World Vision USA Responds With Smokescreens
William Easterly and the other fine folks over at Aid Watch (tagline: Just Asking that Aid Benefit the Poor) bundled up a number of the various questions that were raised over World Vision’s #100kshirts program and sent them on to World Vision for some clarification. Today, a response was received.
To say it’s a load of double speak, avoidance, and PR smoke screens is more than an understatement. The key issues remain unaddressed:
1) How, in this particular instance, is sending Super Bowl t-shirts sustainable and the best use of the available resources at World Vision’s disposal? World Vision states that they will not evaluate the ‘initiative’ because it is not a program but a donation… a donation that they’ve stated time and again is part of a larger program. As they state in the very same response: “World Vision’s assessments of the need for supplies and of the impact a supply donation may have on the local economy are done by individual national offices as part of a strategic programmatic response.” How can it be part of a “programmatic response” and not part of a program?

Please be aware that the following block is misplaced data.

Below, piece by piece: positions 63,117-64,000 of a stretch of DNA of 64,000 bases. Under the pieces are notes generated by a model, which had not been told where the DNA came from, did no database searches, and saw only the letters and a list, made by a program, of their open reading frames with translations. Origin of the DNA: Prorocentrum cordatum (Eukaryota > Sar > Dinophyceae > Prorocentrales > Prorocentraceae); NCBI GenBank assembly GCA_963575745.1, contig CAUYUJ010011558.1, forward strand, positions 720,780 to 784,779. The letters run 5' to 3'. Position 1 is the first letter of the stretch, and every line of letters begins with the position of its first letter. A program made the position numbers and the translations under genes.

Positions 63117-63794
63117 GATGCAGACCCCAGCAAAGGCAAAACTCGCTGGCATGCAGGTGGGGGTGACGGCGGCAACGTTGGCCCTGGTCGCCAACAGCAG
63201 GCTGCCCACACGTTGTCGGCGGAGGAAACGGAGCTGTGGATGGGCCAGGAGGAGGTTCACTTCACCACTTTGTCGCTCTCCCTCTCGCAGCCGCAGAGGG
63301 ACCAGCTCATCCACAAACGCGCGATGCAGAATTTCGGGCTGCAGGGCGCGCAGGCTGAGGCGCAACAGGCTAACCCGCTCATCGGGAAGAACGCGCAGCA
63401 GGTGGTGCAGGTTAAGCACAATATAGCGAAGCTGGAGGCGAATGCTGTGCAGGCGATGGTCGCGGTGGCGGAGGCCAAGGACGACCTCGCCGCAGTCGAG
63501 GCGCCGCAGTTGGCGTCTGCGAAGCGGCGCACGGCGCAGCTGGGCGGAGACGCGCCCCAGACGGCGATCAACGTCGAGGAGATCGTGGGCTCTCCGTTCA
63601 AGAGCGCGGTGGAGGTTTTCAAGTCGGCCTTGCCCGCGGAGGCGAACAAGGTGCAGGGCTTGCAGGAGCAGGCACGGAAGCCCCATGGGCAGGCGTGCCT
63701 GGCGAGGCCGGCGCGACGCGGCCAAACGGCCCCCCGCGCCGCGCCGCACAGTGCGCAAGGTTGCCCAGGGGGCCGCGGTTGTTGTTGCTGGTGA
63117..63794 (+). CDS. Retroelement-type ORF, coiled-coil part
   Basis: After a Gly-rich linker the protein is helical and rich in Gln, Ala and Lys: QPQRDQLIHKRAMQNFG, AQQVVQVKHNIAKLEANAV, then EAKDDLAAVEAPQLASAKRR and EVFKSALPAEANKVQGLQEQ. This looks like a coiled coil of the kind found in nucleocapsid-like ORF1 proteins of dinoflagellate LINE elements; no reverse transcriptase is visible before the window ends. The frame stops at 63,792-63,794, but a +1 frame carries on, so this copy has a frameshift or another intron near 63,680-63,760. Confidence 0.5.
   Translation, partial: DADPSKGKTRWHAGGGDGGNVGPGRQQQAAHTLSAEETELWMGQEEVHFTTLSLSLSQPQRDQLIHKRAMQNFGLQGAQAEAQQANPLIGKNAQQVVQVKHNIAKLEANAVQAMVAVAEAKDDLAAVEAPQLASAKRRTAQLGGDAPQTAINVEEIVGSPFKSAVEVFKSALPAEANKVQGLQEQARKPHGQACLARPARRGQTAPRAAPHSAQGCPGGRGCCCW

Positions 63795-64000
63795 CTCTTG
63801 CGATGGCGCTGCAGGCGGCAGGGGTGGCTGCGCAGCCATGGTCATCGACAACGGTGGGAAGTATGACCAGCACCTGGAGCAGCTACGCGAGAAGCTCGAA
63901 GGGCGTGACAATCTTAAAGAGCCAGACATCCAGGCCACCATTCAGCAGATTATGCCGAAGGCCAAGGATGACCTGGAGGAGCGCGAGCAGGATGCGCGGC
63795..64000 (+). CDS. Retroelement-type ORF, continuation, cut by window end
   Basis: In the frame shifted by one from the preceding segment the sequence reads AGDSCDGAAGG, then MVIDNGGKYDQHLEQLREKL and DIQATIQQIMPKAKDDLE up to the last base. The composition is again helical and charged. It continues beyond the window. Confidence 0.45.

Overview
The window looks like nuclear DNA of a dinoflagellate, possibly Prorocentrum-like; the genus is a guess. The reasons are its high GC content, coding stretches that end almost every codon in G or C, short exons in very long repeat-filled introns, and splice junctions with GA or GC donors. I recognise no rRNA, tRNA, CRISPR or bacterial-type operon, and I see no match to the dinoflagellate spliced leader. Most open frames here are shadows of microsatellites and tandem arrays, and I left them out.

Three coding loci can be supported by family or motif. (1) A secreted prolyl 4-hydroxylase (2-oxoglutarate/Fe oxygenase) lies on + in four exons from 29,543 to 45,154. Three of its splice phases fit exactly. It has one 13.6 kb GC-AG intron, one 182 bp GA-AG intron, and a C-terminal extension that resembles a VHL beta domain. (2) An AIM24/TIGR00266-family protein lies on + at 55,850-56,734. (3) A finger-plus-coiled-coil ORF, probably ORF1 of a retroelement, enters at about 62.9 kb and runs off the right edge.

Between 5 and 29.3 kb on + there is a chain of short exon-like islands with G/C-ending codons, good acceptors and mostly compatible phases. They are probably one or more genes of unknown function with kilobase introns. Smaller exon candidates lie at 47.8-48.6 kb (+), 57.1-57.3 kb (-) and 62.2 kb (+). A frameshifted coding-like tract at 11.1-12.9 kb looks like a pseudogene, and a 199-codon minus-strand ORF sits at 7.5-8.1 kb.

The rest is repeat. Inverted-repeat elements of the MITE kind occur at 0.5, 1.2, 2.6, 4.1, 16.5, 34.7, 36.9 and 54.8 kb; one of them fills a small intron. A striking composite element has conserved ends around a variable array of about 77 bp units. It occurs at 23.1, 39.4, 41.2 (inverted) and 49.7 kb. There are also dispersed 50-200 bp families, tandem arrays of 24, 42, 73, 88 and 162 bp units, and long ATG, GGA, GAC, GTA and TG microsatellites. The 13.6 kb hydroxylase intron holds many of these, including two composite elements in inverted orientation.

2) With these t-shirts as an example of a larger, systematic reliance on gift-in-kind (GiK) donations (making up as much as 23% of their donations), why does World Vision continue to rely on a system that has been proven to not be the best method? It’s not to say that the method is inherently bad (WV has made this point time and again) but that it is an inefficient use of resources, difficult to utilize into sustainable programs, and, in cases like these t-shirts, damaging to local communities by sabotaging economies, creating dependency, using developing countries as a dumping ground for worn-out Western products, etc… Also, how do GiKs fulfill their mandate of social justice as predicated on their Christian mission (as I’ve posted on)?
It seems World Vision is set on dismissing all criticisms or at least ignoring them and hoping they go away. This is not the critical engagement that one would hope for from such an influential organization. This sequence of posts that I’ve written on the issue feels like the repetition of a broken record; there’s a problem here and no one is doing anything to address it. Here’s a great summary from an ex-employee of World Vision:
I do not believe World Vision being highlighted on national television for a shoddy project is redemptive. It’s damaging to our already mis-informed society when a respectable organization highlights this as being a worthwhile project to help poor people. Cheap and inauthentic answers don’t inspire to people to call for justice.
- World Vision, when you push products like TOM’s shoes [another initiative with the same idea as the t-shirts] you lose credibility a prophetic voice against consumption.
- When you touts hand outs, you lose credibility as an expert in development.
- When you defend bad practices, you call into question those who speak with the same voice.